What do you want to do when you grow up? Create?

On the front page of today’s Sydney Morning Herald, there’s an article by Rachel Browne on a survey of 6200 children aged between 10 and 12 in 47 countries asking them what they want to do when they grow up. Cathy Wilcox’s cartoon gives the gist of the article – two white children are chatting: ‘Lots of kids in developing countries want to be doctors’ says one, and the other replies, ‘They don’t have the luxury of squandering their education on a sporting career!’

You have to read to the seventh paragraph to discover that, while ‘professional athlete is the highest ranked career choice for Australian children’, the second rank is ‘entertainer and professional artist or creative professional’. The latter is immediately dismissed by someone associated with the study as ‘probably influenced by popular TV shows’. Lisa Power’s article in the Telegraph, presumably based on the same press release, includes a table that seems to indicate that Rachel Browne got it wrong:

If you combine ‘Entertainer’ with ‘Artist/creative professional’ you get 26%. What’s that? More Australian children want a career in entertainment and the arts than in sport. But that doesn’t fit the media narrative, so let’s bury it.

Has it occurred to anyone else that our governments are willing to back young people’s sporting aspirations with millions of dollars, but leave their artistic aspirations unresourced so that for most of them it remains an unrealistic dream? It’s not just that winning gold at the Olympics is seen by the press and politicians as more important and newsworthy than making things ‘with which the soul of any witnessing human being can resonate and conceivably find comfort, catharsis, awakening, provocation, solidarity, beauty and, perhaps, enlightenment,’ as Clare Strahan put it recently on the Overland blog. Young people’s desires to do the latter must also be trivialised and marginalised. The current precipitate withdrawal of funding from fine arts education in TAFE is symptomatic. So is the Sydney Morning Herald‘s almost total silence about the cuts.

And now a quick sonnet:

Sonnet 8: To children who responded to a survey
We ask you what you want to do
and what you fear. It’s no surprise
if drought, rape, kidnap threaten you
you don’t desire a glittering prize
but want to build the general good,
to teach or heal. And in a land
where gold and silver most command
acclaim, of course it’s understood
your heart goes bling! Celebrity
can look like meaning when you’re ten.
The headlines mock you: Sport! again!
Oh child! child! We’ve corrupted thee!
They don’t hear that your brave young heart,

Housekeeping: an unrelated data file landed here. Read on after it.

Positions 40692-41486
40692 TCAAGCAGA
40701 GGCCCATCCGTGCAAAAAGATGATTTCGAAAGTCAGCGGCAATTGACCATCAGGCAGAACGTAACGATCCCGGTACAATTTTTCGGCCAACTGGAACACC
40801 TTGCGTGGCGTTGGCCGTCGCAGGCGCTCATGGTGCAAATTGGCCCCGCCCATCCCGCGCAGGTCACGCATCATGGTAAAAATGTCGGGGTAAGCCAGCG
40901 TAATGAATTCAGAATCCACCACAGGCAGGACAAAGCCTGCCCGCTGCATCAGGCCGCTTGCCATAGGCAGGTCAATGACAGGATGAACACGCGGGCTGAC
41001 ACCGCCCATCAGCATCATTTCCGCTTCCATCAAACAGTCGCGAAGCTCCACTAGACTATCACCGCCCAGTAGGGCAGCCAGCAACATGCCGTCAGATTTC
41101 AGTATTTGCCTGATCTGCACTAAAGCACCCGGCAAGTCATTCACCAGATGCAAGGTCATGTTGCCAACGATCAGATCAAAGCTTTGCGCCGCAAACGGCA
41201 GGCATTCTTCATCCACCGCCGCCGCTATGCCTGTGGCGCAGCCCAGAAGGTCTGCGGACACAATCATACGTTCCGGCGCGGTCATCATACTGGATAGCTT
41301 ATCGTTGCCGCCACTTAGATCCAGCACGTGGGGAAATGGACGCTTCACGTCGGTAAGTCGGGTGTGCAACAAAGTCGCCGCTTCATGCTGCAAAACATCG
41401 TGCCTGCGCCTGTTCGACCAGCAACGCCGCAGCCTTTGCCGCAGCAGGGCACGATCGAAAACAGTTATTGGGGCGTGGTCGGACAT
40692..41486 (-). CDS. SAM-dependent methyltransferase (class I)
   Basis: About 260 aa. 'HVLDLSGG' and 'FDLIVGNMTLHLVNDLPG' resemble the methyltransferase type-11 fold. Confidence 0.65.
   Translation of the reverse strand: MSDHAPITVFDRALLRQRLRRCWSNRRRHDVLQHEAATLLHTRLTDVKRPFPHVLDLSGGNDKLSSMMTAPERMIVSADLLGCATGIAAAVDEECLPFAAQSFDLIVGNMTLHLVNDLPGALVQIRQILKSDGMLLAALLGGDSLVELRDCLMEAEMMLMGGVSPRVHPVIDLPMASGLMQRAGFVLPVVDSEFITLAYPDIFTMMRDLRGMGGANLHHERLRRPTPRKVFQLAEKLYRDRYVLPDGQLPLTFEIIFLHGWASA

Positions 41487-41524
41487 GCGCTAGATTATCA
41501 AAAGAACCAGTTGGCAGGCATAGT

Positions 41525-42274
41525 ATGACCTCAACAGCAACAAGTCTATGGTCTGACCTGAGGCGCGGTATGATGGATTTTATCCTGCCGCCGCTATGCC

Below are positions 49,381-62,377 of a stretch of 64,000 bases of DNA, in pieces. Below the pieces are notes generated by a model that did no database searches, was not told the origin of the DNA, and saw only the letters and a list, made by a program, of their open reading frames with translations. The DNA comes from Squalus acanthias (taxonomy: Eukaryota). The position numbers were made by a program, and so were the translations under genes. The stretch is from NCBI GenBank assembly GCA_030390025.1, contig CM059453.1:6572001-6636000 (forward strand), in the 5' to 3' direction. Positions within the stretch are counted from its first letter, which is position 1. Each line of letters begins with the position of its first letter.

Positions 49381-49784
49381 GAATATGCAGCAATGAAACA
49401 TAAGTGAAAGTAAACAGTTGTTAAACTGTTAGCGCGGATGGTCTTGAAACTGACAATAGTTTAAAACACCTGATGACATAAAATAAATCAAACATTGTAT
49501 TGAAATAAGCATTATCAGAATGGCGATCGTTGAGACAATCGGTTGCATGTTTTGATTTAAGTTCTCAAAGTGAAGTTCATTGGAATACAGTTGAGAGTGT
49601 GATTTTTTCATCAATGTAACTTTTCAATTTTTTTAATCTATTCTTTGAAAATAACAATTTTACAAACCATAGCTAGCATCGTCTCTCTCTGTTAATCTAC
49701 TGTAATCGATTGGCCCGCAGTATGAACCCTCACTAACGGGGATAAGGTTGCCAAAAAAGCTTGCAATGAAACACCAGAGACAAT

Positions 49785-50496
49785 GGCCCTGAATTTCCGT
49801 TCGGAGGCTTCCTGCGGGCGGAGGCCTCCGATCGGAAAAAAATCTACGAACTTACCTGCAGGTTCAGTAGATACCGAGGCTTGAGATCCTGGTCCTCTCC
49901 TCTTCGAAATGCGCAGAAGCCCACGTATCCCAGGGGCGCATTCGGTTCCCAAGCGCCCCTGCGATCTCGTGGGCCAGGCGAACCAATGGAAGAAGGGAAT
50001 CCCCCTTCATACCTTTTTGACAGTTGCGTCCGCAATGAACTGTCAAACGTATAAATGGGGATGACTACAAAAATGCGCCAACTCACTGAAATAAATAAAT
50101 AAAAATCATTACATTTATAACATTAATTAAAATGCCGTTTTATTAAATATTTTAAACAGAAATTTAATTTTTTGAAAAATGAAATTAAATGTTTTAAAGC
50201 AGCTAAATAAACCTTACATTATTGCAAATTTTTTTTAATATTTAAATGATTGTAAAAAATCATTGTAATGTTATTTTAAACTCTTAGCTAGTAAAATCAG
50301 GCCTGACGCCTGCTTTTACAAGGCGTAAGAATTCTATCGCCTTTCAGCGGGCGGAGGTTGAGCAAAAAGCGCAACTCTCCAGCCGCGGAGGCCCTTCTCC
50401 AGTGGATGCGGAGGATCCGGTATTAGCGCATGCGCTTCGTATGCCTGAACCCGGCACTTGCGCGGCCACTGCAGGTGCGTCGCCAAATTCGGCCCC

wants to make, give, create art.

6 responses to “What do you want to do when you grow up? Create?

  1. Over many years teaching thousands of young people in Japan – tertiary and middle/high school – and asking my students about their “dream” (much gentle societal pressure about finding one’s dream or passion for the future) minimal responses were towards the entertainment/sporting life – only three who ever responded “to be rich” – but most were about following a path into engineering or the medical field or teaching! And the rational for these was always in terms of helping others! Your sonnet says it all for contemporary Australian society as revealed in this survey – the cult of celebrity, gambling, sport ad infinitum! One can only hope that the children interviewed were no older than 10 or 11 – that by age 17, 18 the kicking in of maturity brings an understanding of the shallowness of the “bling” (a word I had never heard till coming back to Australia – as shallow in verbal history as the sparkle itself which dies when the lights go out)!


    • Hi Jim. Yes, the age range was 10 to 12. What impressed me, though, was the number who wanted to be a ‘creative professional’ or ‘artist’, which doesn’t necessarily have the same feel, but certainly can be read as having something of what some people would call the spiritual about it.


  2. Checking the SMH article I see that the children were indeed only 10~12 years of age. I have a little more confidence now that with developing age they will reject that shallowness in favour of more significant hopes and dreams for their pathways into active contributive working lives! With an appreciation for creative craft and artistic aesthetic pursuit, too – if the schools foreground such options/chances – of course! Listen up Barry O’F!


  3. Oops, Jim! I posted my reply to your first comment before your second arrived. I like you ‘if’ clause – it’s what I was trying to get to in the sonnet but didn’t quite make.


  4. I read to the end before ‘liking’ this, Jonathan. Somewhere there must be a default ‘autolike’ setting for bloggers’ computers, but I don’t know how to use it.

    Perhaps we could set a trap for the autolikers by starting out with an innocuous-looking post that turns ugly, racist and misogynist halfway through. They we could out, name and shame the likers.

    Will you write it or should I do it?

    I’m an avid consumer of, and participant in, both sport and the yarts. I hope it doesn’t come down to a competition between them for funding, though the amounts spent on elite sports (as opposed to providing sport facilities and opportunities at grassroots level) seem to me to be way out of proportion to their benefits to our society.


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